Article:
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European Stocks Are Little Changed Amid Earnings Reports

European stocks were little changed, with the Stoxx Europe 600 Index trading near a six-year high, as investors weighed corporate earnings.

Vodafone Group Plc fell to a 14-month low after predicting profit will drop this year. Deutsche Annington Immobilien SE tumbled 5.6 percent as investors sold a 12.5 percent stake in the German landlord. Carnival Plc gained the most in five months after announcing a fleet expansion in Australia and as Morgan Stanley raised its rating on the shares. United Internet AG rose the most since August 2010 after reporting quarterly sales that beat analysts’ estimates.

The Stoxx 600 slipped less than 0.1 percent to 338.32 at the close of trading. The gauge is trading within 1.1 percent of its May 13 peak that was the highest level since January 2008. The number of shares trading hands in Stoxx 600-listed stocks was 14 percent lower than the average of the past 30 days, data compiled by Bloomberg showed.

“Sentiment is clearly improving across the board, but a lot still depends on earnings really picking up and the macro data remaining on the right course,” said James Butterfill, who helps oversee 28.5 billion pounds ($48 billion) as head of global equity strategy at Coutts & Co. in London. “Markets are not cheap anymore, but certainly still attractive on a relative basis. Leading indicators suggest that corporate margins will continue to expand and we’re still overweight Europe.”

PE Multiple

Europe’s benchmark index trades at 15.1 times the projected earnings of its members, compared with the five-year average of 12.5 times, data compiled by Bloomberg show. Profit for companies on the Stoxx 600 will probably climb an average 8.6 percent in 2014, analysts predict. That compares with a January estimate for an increase of 14 percent.

National benchmark indexes fell in 11 of the 18 western-European markets today. France’s CAC 40 slipped 0.4 percent, while Germany’s DAX lost 0.2 percent. The U.K.’s FTSE 100 retreated 0.6 percent.

Vodafone (VOD) declined 5.5 percent to 205.3 pence, its lowest price since February 2013. The mobile-services provider predicted that earnings before interest, taxes, depreciation and amortization will fall as much as 11 percent in the year ending March 2015. So-called annual organic revenue from its mobile services dropped 3.8 percent, less than the 3.9 percent analyst estimate compiled by Bloomberg.

Deutsche Annington tumbled 5.6 percent to 20.18 euros, for its biggest slide since its initial public offering in July. Monterey Holdings I Sarl, which is owned by the Terra Firma Deutsche Annington Fund, and CPI Capital Partners Europe GP LLC sold a 12.5 percent stake in the German landlord at 19.50 euros a share, according to a statement.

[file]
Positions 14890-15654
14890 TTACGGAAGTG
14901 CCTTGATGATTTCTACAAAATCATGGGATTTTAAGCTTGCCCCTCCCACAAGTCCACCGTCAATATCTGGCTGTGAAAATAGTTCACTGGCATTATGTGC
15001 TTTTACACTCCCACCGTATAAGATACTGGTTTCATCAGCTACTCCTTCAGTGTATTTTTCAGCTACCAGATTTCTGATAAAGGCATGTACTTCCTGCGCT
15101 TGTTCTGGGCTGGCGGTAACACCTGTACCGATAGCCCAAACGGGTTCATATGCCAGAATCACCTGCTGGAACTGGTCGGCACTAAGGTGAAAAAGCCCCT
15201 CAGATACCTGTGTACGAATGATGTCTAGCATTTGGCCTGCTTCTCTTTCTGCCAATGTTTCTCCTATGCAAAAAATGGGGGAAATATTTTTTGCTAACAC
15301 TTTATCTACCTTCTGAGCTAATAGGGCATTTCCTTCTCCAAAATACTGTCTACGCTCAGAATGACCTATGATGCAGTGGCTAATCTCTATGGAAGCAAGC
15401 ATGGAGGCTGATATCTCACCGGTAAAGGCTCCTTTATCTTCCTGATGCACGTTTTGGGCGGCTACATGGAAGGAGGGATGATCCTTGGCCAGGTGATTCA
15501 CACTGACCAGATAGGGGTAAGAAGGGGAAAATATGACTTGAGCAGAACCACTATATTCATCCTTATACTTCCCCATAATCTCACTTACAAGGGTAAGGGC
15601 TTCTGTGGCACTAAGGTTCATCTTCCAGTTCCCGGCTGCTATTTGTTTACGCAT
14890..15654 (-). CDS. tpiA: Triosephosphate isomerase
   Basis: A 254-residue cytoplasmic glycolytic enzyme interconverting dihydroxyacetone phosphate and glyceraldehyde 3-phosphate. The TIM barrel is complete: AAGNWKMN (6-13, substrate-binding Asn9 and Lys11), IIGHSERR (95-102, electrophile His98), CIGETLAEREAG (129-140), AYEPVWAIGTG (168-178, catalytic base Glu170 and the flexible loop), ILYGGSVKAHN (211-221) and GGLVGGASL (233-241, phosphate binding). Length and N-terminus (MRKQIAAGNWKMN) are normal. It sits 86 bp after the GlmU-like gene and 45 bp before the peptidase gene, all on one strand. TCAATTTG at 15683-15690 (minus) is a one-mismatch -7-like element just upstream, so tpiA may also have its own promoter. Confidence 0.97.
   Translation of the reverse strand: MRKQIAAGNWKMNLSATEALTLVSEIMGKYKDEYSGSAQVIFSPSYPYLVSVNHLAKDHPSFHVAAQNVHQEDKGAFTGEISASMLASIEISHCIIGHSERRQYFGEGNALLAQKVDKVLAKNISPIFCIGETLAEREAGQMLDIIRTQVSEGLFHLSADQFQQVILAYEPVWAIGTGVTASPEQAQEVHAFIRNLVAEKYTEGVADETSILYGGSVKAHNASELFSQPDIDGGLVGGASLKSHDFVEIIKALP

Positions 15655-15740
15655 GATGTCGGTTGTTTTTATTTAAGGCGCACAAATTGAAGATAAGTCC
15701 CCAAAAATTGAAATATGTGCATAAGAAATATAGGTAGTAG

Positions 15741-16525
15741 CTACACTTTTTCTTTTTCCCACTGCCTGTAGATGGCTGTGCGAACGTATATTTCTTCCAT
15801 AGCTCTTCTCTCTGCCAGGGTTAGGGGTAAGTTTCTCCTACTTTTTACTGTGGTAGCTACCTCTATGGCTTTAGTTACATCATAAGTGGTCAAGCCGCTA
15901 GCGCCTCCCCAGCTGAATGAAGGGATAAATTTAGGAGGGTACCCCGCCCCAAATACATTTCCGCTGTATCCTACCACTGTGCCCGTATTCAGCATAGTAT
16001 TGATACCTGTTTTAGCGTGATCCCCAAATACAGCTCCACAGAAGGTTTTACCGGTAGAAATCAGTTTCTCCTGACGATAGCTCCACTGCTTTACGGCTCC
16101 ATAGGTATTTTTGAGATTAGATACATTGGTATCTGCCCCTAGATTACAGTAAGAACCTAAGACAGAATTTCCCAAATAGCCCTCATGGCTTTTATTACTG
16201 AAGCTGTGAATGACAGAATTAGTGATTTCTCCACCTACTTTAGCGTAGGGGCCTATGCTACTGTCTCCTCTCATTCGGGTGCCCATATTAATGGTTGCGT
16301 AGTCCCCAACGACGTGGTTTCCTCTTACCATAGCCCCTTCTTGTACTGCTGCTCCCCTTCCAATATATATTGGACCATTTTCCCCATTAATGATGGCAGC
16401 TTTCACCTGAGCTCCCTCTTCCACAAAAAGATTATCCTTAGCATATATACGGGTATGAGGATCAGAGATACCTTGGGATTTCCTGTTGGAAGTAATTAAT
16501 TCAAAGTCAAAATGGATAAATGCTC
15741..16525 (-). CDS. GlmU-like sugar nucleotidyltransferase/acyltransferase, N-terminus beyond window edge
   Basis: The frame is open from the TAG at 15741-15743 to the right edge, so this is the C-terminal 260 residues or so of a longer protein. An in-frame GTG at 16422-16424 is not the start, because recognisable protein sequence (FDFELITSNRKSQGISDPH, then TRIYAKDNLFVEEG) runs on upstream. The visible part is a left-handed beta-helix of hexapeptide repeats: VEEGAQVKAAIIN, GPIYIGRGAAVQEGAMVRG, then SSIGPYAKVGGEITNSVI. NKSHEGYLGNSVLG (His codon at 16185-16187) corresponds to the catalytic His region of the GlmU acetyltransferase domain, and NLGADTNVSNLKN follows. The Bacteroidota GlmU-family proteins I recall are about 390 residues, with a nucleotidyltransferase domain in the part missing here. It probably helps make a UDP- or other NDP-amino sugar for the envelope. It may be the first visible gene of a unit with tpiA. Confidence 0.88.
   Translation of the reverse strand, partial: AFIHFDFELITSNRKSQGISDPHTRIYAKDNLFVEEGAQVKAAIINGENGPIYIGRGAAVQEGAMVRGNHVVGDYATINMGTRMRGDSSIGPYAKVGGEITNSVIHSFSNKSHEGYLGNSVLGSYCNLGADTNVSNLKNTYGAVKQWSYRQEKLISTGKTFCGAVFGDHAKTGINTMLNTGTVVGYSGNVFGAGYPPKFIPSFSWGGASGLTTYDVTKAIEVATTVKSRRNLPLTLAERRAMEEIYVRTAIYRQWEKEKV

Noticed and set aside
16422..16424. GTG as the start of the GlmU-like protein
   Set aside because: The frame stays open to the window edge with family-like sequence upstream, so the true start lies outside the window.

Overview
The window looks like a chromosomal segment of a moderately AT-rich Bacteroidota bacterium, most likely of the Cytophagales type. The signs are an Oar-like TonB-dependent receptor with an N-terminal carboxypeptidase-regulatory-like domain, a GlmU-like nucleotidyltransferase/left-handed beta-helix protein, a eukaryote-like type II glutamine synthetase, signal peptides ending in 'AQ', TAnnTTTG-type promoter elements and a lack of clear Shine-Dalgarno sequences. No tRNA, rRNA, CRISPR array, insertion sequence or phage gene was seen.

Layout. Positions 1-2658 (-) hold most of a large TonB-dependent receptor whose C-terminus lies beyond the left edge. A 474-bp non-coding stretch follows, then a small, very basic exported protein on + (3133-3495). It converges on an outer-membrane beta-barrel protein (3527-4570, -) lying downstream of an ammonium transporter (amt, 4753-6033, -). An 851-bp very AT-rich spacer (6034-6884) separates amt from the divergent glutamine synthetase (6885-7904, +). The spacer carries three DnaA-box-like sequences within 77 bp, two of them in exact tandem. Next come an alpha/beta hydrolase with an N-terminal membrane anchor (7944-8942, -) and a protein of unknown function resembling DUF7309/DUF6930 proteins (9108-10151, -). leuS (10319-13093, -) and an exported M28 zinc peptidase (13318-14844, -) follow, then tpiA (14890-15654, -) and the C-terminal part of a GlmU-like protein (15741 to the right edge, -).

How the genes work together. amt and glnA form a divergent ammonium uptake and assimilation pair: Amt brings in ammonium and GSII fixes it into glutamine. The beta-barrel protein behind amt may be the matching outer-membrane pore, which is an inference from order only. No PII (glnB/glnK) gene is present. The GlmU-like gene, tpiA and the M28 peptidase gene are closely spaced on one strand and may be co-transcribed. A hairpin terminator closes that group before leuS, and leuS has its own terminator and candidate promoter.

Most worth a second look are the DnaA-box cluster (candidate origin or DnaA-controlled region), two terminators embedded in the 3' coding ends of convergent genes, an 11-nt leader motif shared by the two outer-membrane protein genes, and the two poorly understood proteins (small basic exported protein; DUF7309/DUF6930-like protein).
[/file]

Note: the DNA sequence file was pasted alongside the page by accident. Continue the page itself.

Marks & Spencer

Marks & Spencer Group Plc (MKS) lost 1.1 percent to 446 pence, falling for a fifth day. The retailer said its new website may take as much as six months to settle, and that this will impact its general-merchandise business. The company also said operating costs will probably increase 4 percent during the current year.

Carnival rose 3.4 percent to 2,380 pence after Morgan Stanley upgraded its rating on the shares to equal weight from underweight, meaning investors should no longer sell them. The brokerage said the leisure-travel business is recovering and that the management is looking to reduce costs. Separately, Carnival said its P&O Cruises unit in Australia will add two new ships to its fleet next year.

United Internet, a German online-access and domain provider, advanced 6.6 percent to 33.77 euros. First-quarter sales jumped 13 percent to 710 million euros ($973 million), topping the 705 million-euro average analyst projection compiled by Bloomberg. The company said it added 190,000 customer contracts in the quarter.

Sonova Dividend

Sonova Holding AG (SOON) climbed 2 percent to 134.60 Swiss francs. The maker of hearing aids proposed a dividend of 1.90 francs ($2.13) a share, more than the Bloomberg dividend forecast of 1.80 francs. Annual sales of 1.95 billion francs exceeded analysts’ projection for 1.93 billion francs.

Piraeus Bank SA (TPEIR) jumped 6.5 percent to 1.48 euros as Bank of America Corp.’s Merrill Lynch unit upgraded its rating on the stock to buy from underperform, or sell. The Greek lender lost 33 percent since March 4 through yesterday.

Alpha Bank AE advanced 5 percent to 63 euro cents as the brokerage raised its rating to buy from neutral. That followed a 20 percent drop since since March 20 through yesterday. Bank of America said the recent decline in share prices offers value as Greek banking recovers.

Credit Suisse Group AG rose 1 percent to 26.32 francs after agreeing to settle a three-year investigation in the U.S. The bank agreed to pay $2.6 billion in penalties and pleaded guilty to helping Americans cheat on their taxes.

To contact the reporter on this story: Sofia Horta e Costa in London at shortaecosta@bloomberg.net

To contact the editors responsible for this story: Cecile Vannucci at cvannucci1@bloomberg.net Srinivasan Sivabalan

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